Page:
I've gotten into a weird habit of thinking about my life as a blog entry. Here's the entry I was thinking about writing last weekend, while/instead of actually living my life:
UP: I was able to take both boys on their bikes to the school playground. A did an excellent job staying with me, waiting, not crossing the street without me, and stopping as I stayed VERY close to B.
DOWN: Shortly after we arrived at the school playground, B threw his shoe (up) over the fence, where it fell (down) into the neighbors' back yard. I make B ride his bike home with only one shoe on, while I hold onto the back of his shirt because I no longer trust him to listen to me at all.
UP: Luckily, A continues to listen, wait and stay with me.
Then I dump the kids back home, wake T from a (very brief) nap, and drive back to the school to try to figure out where B's shoe is. I really don't want to lose this shoe because another shoe (from a different pair) is still waiting on his school roof (where B threw it last week) until the janitor has a chance to climb up there and retrieve it (along with all the other things, including a watering can, that B has thrown up there). So I drive around the block of mansions (literally mansions) and finally figure out which one probably belongs to the backyard where I think the shoe landed. The door bell is located outside a wrought iron gate, attached to a speaker system that calls into the house. Thankfully I see some children's toys in the yard and am hopeful that an understanding mom opens the door. Not the case, but a handsome and extremely nice man instructs me to go around to the side gate that I can open and look for the shoe. He comes out in his PJs to help me look, casually explaining that he was watching football and not to worry. We chat a bit as we hunt through his backyard for the shoe, which is camaflage green in color. Eventually he finds it and I'm on my way.
I decide to take just A with me so he can finish enjoying his bike ride, because I want to reinforce his positive behavior and let B understand the consequence of his actions. And because I need a break from B.
UP: A and I head to the office park by the bay. This is one of the places where I take the boys when I'm alone with them and need to get out of the house. They don't necessarily behave here, but there are usually so few people around that it doesn't matter as much. A is really happy to be here. He hops on his bike and takes off along the path. I walk behind, keeping an eye on him. He gets to the first circle, and comes back towards me. Good, I think, he understands that he needs to stay close enough to me so I can see him, and he understands that he may need to backtrack if I start lagging behind. "Let's go down to the next circle" I say to him.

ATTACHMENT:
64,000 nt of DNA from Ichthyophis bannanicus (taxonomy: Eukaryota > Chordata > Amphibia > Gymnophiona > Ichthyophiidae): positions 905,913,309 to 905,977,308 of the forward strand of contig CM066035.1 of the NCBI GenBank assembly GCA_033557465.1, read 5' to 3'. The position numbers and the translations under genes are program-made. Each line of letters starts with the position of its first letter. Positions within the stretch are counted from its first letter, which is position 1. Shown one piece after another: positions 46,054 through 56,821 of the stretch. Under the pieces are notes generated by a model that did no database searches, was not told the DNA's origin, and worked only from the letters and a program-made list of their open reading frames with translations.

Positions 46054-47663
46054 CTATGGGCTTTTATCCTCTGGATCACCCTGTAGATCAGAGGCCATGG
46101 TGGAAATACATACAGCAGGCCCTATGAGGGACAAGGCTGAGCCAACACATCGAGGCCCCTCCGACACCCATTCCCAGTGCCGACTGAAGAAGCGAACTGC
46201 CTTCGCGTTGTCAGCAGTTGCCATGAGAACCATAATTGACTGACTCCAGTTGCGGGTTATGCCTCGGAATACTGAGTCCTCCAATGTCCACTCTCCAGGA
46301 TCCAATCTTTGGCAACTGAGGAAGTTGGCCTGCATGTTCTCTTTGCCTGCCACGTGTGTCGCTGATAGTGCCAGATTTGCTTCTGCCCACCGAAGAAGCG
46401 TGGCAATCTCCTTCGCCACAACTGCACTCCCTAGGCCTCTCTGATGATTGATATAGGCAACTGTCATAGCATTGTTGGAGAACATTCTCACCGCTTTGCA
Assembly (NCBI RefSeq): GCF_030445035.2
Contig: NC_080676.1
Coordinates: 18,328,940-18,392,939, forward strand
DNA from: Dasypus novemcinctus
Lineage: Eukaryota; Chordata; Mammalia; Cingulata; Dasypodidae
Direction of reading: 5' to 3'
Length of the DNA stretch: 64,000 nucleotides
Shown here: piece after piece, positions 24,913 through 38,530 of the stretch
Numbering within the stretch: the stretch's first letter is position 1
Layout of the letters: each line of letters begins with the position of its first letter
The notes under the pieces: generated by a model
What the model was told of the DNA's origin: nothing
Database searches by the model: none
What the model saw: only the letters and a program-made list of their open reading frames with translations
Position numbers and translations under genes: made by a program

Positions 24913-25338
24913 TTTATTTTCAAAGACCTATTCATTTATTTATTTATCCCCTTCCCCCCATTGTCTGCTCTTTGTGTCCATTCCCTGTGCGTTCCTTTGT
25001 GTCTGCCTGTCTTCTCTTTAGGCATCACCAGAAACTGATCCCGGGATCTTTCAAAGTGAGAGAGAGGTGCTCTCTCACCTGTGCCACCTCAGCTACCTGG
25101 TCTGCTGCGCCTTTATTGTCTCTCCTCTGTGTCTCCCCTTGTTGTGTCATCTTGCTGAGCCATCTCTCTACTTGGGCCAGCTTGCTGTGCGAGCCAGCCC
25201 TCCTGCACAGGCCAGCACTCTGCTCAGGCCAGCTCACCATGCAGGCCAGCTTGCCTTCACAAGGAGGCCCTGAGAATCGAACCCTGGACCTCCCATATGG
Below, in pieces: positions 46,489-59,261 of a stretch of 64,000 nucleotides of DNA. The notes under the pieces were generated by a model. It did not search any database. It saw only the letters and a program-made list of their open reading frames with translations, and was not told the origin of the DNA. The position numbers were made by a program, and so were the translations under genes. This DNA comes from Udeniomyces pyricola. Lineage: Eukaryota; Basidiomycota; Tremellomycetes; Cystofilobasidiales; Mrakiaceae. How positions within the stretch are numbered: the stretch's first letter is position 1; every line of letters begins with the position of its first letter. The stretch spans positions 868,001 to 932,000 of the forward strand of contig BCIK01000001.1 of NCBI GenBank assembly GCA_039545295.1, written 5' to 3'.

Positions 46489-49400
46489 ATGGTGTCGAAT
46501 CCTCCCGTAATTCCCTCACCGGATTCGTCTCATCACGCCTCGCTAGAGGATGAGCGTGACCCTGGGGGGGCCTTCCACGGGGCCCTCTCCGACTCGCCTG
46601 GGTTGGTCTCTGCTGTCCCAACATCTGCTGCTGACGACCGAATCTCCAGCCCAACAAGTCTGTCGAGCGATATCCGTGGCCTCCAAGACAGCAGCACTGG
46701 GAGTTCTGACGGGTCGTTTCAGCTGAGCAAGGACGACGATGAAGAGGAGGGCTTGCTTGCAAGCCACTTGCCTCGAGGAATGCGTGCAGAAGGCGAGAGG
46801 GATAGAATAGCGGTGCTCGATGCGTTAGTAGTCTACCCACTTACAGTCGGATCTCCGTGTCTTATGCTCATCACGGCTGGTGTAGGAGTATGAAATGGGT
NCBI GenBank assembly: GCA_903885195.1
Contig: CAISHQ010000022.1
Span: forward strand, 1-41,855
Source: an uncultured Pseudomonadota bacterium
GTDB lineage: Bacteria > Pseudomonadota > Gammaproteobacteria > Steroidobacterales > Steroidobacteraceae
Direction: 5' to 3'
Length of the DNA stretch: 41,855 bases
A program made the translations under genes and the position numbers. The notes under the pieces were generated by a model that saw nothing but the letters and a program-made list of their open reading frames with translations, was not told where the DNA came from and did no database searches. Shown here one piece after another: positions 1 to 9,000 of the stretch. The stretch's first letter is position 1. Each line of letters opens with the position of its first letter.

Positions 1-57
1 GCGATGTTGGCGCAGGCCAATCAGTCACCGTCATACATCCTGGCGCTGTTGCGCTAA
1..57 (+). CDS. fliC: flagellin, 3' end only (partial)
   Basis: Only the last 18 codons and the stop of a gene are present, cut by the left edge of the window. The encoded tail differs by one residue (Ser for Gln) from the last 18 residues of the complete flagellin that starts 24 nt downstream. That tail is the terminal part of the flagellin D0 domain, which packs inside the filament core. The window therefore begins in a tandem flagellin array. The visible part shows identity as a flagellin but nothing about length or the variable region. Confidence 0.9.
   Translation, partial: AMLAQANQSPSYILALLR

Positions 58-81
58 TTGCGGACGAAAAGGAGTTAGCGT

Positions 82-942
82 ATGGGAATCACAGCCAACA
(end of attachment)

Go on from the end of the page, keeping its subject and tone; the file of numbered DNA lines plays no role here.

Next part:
DOWN: A heads down the path, but DOESN'T turn into the next circle, like I expected him to, and like we usually do when we are all on foot. HE KEEPS GOING. At this point, I this point I start calling his name loudly, but he is too far ahead and doesn't hear. I start running. A is fast on his bike, and the distance between us continues to grow. I shout out, but he doesn't hear me. I lose sight of him. I panic. I run out of breath and have to stop running. I ask passersby, "Have you seen a little boy on a bike go by?!?" They say say, and indicate that he headed further down the path. I catch my breath and start off at a run again. I think I see his pale yellow shirt ahead in the distance. I cup my hands and yell as loud as I can. No response. The wind carries my voice across the salt flats. The pale yellow dot goes around the bend and I lose visual contact again. I ask more dog-walkers if they've seen a little boy on a bike. Yeah, about 5 minutes ago he went that way. Couldn't be that long ago, could it? I panic more, and try to run faster. I can't run any faster. I can't see my kid. I try to make up time/distance by cutting through the parking lot. I panic even more, as I realize he might stay on the sidewalk and head down towards the freeway. I ask the guy on rollerblades if he saw a little boy on a bike, with a red helmet. "What?" he replies. I panic more, I am losing time, I can't see my son, which way did he go?!? I run more, in a seemingly random direction. I think I glimpse his shirt way down the path. I pant as I ask another stranger if he's seen my son, and keep running, and keep yelling. I'm totally out of breath. I hope he stops when he gets back to the bay. OMG what if he goes into the bay>!>! He won't go into the bay, we come here fairly often and he's never gone into the bay, he'll stop at the car, he'll stop back at the first circle, shit, I don't see him. I ask the folks who are fishing if they've seen a little boy on a bike. The girl says, "yes, he went by half an hour ago with a big smile on his face." My voice gets a high pitched nervous edge to it, "Half an hour? When I was with him? Have you seen him just now?!?" "No", the man replied. "How did you lose him?" Mouth agape, I point to my feet, "He's faster than me!" The man dropped his fishing pole, "I'll help you look for him. Will he know where to stop?" I thank him, and shake my head. The girl wants to go with him, but he tells her to stay. "If you see him, tell him "stop" Tell him to wait right here for mama." I have a split second debate about whether I try to explain to this family that my son has autism. I decide not to waste my breath on that, and run back to my car (which I should have done 15 minutes ago) and start to drive along the path with my windows wide open shouting his name. Finally I see him heading towards me on his bike. I swerve towards him and slam on my brakes. I almost hit a car riding along side A -- it's the fisherman, who found him first and was accompanying A back towards me. I am grateful. I am so incredibly relieved. A sees that I am upset, I see that he is not. I try not to yell at him. I think he really didn't realize that my expectation was that he would stay close to me. He knew where he was, and was happy riding his bike. He was not worried. I was just about as scared as I've ever been. Well, maybe it was on par with the time B ran down the ravine by squid's house. But at least then I had my friends there to help me - this time I was reliant on strangers and not thinking fast enough, not acting fast enough. I try a few short sentences of explanation to A, "You need to stay with Mama. You have to make sure I can see you, and you can see me. I was really scared. I didn't know where you were. I couldn't see you." He senses I'm upset. But doesnt really understand. We buckle up, and go on our way.